Here is a screenshot of one of my running VMs being migrated using the Bulk Migration option.
Although this article specifically focused on using the migration feature in HCX with VMWonAWS, HCX also supports Layer 2 Network Extension as well which can be used with VMWonAWS. For more information about HCX Cloud and VMWonAWS, be sure to check out their site here.
Vern Bolinius says
Great write-up William, thanks!
Great explanation and informative..
Is there any API or commands to perform HCX operation ?
William Lam says
Yes, both HCX Cloud and HCX Enterprise have REST APIs which you can use to automate everything you would do manually via the UIs
Glad to know about it.
Could you please share any reference documents, would help..
William Lam says
There's currently nothing public, this is something I had asked about as well and I believe the team is working on putting collateral together to show the common workflows and API examples. Depending on time, perhaps I may provide a few examples but without the official API docs, its probably not going to be terribly useful
Thanks much for the information. It would be great if we could see a few early posts, would definitely be excited.
It won't be terrible anyway 🙂
Steven Martin says
Does the bulk migration tool use real-time replication after the initial sync or does it use snapshots? I'm trying to determine if the RPO is near-zero, and therefore suitable for mission-critical apps like SQL.
At least Disaster Recovery is based on snapshots. You can set the RPO in "Disaster Recovery" as low as 5 minutes. Snapshot interval goes as low as one hour, and you can set up to 24 snapshots. But i assume that you'll will probably use the most recent snapshot in case of a DR scenario.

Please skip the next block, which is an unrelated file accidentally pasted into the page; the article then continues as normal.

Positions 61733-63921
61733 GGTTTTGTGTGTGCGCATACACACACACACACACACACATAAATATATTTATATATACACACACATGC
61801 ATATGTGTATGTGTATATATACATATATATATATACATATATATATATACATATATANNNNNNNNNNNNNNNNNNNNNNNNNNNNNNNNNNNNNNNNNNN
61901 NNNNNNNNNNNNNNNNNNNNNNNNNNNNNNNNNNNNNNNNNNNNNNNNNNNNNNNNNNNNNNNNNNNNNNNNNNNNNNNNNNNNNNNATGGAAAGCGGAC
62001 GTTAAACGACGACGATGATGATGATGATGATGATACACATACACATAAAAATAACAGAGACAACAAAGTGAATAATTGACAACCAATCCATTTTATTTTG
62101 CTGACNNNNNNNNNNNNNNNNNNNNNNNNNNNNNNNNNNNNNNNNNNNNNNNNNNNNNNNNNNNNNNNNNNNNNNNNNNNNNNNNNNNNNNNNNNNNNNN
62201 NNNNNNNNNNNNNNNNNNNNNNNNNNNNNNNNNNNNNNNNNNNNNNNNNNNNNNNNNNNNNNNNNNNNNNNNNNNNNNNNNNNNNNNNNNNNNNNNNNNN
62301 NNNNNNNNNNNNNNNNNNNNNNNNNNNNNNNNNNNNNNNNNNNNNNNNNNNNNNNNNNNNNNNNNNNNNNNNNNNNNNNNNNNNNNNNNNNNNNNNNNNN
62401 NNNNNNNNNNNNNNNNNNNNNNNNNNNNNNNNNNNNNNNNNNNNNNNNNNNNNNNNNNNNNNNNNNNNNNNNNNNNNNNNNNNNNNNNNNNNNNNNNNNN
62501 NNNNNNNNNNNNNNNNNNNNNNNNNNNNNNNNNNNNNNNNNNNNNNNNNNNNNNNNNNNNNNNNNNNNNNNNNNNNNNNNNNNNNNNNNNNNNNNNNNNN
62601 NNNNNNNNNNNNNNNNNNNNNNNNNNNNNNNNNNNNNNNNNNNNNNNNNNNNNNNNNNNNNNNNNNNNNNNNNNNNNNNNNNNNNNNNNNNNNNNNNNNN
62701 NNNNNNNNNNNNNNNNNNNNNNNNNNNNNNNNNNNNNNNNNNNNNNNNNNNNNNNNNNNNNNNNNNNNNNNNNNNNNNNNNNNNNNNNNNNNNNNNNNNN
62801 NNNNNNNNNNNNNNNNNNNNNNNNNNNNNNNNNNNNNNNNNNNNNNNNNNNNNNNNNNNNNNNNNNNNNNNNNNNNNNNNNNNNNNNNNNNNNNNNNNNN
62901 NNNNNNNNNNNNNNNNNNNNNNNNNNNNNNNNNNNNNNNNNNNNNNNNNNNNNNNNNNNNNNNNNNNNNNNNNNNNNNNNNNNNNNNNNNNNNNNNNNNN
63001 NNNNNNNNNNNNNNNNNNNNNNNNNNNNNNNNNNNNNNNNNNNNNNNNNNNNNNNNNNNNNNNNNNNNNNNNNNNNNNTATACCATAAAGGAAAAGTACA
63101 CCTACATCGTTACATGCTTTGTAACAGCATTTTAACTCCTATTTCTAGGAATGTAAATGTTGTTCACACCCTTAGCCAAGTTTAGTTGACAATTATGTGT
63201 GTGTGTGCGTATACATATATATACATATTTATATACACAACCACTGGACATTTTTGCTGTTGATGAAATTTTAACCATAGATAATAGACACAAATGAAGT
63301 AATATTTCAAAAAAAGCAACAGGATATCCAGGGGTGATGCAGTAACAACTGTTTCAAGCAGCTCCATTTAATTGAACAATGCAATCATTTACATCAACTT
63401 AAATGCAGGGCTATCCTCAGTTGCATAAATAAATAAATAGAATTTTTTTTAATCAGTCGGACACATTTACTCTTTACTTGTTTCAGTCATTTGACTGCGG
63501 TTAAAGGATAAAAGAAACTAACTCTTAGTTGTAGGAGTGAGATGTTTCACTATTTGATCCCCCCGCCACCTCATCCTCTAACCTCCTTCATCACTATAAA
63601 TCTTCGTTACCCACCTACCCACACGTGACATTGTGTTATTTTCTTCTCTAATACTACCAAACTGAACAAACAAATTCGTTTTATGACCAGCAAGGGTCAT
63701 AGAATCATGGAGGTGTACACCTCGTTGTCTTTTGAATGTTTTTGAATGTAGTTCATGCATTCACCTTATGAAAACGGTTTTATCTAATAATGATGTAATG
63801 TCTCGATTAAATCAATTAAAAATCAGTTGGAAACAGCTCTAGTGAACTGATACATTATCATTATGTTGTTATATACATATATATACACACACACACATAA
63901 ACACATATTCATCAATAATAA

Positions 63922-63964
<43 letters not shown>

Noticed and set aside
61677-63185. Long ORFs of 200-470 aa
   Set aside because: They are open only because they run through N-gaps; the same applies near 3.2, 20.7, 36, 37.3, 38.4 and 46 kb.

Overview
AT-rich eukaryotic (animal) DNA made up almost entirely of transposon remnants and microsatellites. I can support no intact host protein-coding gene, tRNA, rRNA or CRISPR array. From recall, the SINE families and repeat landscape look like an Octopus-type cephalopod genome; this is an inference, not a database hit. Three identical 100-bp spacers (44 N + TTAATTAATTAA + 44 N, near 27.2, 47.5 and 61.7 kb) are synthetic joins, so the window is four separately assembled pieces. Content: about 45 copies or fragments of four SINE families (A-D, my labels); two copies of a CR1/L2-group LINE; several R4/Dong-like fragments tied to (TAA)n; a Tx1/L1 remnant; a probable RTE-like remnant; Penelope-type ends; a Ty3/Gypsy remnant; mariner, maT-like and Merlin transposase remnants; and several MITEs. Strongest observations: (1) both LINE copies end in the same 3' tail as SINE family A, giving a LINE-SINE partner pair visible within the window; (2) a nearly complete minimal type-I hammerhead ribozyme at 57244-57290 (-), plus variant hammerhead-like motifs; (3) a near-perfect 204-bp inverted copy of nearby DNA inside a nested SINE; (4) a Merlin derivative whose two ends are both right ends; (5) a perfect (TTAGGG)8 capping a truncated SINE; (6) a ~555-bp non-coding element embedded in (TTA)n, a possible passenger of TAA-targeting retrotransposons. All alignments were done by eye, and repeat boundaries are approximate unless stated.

Can we use HCX for migration
From 5.5 to 6.5.
instead of using xvc
Brianna Williams says
Hi, just a question about your role mapping. I see you used your vsphere.local\administrator, but it also seems like you have a customized one. Did you customize a role in vCenter so that they are only able to perform HCX related tasks? If so, how did you do this?
William Lam says
No, HCX only has two default roles afaik "System Admins" and "Enterprise Admins" and you can then assign vCenter Users (which can include AD users that you've got added as an Identity Source) and this would allow you to restrict who can perform what operations given those two default roles
Brianna Williams says
Yes, but since orchestrating migrations takes place within the vCenter, how do you create a role that is restricted to only performing HCX-related tasks within the vCenter?
William Lam says
HCX operations are performed through the HCX Plugin, if you don't have permissions, the user will not be able to initiate any operations. Recommend you give it a try 🙂
Hi, quick question, and an important one pls. If the datastore usage is at 100% and there is no room to grow on the storage array, do we have to start the HCX based replication from scratch on the VMs that are sitting on that datastore or can we use HCX API (if there is one for storage vMotioning the VMs)? I'm not sure if we can recover (failover) the VM to a different datastore either. Any solution would be greatly appreciated.
Pedro Rocha says
Dear Gabe, we are having a tough time putting HCX proximity routing to work. VMware support is insisting that it is not supported when both sites are private clouds both with local DLRs. Have you heard about it? Documentation says anything about it (so I assumed it was supported). But it does not work. After a vMotion, VM loses connectivity. It only works when I do bulk migrations.
Matthieu Paturot says
Hi ! I have a question related to the HCX migration
I have a site under ESXi 6.5 and I would like to create a new site for disaster recovery purposes and take this opportunity to run VMware Cloud Foundation.
I know that the migration is mandatory but can I continue to using the first site under ESXi 6.5 considered legacy afterwards ?
I don't want to lose it.
The final plan is to build a private cloud with two sites :
- the legacy site under ESXi 6.5
- the new site under VMware Cloud Foundation
William Lam says
Once you've migrated your workloads to your new VCF environment, then you can do whatever you want with previous setup 🙂
Matthieu Paturot says
Got it 🙂
I thank you for your fast reply.